And of course, I wanted to show great dancing and inventive choreography without too much cutting, without chopping it up too much. Good dancing should speak for itself. Watch old Fred Astaire or Gene Kelly movies – a loose head-to-toe shot and very few edits. It's so restrained and elegant! These days, we're so accustomed to music video pacing. As a result, I think that dance is often shot and edited way too frenetically.
I find it frustrating that the flow of the movement is interrupted by fast edits. And I don't like to be told where to look and what detail to notice. Sometimes, I want to be watching the feet, and a filmmaker cuts to the face. Or I want to see the guy in the back, but we cut to the girl in front. This movie is shot and cut the way I like to watch dancing: with respect for the choreography and the performance and freedom for the viewer to take it all in, looking at the big picture as much of the time as possible. I think dancers generally will like this movie – they can appreciate the choreography.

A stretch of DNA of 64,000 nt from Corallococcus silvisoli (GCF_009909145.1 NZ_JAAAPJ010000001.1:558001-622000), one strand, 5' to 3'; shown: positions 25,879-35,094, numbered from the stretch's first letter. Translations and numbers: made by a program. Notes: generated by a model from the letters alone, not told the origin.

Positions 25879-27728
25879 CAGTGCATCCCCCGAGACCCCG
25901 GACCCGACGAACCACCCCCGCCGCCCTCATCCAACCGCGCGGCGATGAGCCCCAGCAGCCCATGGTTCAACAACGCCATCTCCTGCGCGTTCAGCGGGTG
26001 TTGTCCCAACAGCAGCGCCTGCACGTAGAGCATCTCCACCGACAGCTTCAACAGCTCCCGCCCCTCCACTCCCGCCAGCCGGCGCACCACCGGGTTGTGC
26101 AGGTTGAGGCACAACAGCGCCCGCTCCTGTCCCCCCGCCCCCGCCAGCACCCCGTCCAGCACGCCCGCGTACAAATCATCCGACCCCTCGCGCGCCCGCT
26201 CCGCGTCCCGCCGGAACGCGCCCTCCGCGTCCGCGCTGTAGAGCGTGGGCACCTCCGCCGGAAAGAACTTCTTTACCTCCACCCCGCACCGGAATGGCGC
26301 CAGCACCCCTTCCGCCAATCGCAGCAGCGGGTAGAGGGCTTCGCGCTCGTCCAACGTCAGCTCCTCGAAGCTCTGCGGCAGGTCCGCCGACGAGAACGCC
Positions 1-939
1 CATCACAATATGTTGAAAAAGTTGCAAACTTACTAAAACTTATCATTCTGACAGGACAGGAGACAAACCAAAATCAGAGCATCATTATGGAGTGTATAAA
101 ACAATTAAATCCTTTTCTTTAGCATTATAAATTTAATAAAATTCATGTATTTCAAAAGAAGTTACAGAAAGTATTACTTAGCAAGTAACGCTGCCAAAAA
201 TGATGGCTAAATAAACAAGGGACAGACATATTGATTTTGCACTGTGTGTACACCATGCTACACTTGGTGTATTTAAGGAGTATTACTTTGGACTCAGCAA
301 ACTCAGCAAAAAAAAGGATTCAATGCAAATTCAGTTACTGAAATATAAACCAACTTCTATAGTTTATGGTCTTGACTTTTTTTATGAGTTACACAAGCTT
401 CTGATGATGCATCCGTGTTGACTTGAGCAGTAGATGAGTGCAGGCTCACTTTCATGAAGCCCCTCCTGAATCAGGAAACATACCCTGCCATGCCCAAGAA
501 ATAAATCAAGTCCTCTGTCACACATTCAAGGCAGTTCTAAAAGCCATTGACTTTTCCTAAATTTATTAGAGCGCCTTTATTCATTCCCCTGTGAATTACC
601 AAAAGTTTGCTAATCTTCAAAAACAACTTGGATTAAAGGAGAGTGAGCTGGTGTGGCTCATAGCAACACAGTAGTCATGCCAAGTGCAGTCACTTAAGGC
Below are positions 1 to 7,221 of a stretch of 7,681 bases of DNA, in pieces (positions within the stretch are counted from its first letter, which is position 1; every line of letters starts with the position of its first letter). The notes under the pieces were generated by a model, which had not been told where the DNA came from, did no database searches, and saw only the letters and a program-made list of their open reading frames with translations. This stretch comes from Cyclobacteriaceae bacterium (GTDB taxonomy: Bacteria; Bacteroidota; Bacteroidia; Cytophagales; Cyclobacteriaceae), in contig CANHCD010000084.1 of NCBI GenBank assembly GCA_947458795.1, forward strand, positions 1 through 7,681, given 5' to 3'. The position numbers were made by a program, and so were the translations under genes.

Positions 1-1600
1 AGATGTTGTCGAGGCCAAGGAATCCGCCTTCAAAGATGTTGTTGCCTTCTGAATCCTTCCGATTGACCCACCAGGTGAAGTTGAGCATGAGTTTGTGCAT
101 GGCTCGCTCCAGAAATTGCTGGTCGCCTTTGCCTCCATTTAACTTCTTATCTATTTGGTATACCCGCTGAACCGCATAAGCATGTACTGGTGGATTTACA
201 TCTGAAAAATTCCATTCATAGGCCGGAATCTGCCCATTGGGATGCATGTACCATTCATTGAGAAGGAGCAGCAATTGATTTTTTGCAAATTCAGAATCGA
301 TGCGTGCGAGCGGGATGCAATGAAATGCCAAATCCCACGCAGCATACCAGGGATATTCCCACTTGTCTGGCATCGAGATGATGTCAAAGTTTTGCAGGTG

This is your first feature. What were the challenges compared to directing music videos?
Coming from the world of music videos, I found the trickiest challenge was the juxtaposition of the acting scenes with the dancing. It's very hard for a spoken scene to compete with a high energy dance sequence set to adrenaline-soaked music on a huge, gorgeous set, performed by the world's best dancers.
In a music video, you have a very simple arc: start someplace and ramp it up. Keep people's attention for 3 minutes and you're good. But in a dance film, you need to make each dance number interesting on its own merits, PLUS you have to tell a story, as simple as that story may be. You need to keep the energy and the pace moving while giving viewers a break, letting them recover from the intensity of the dance scenes, building them up for the next one.
There is so much inherent emotion in music and dance, it almost blows out people's emotional response systems. It's like feeding people a very spicy meal and then trying to get them to taste and enjoy very subtle flavors between each fiery course. The balancing act is so delicate! I'm aware that first and foremost, people come to a Step Up movie to see amazing dancing. But the audience needs to care about the characters for the dance scenes to pay off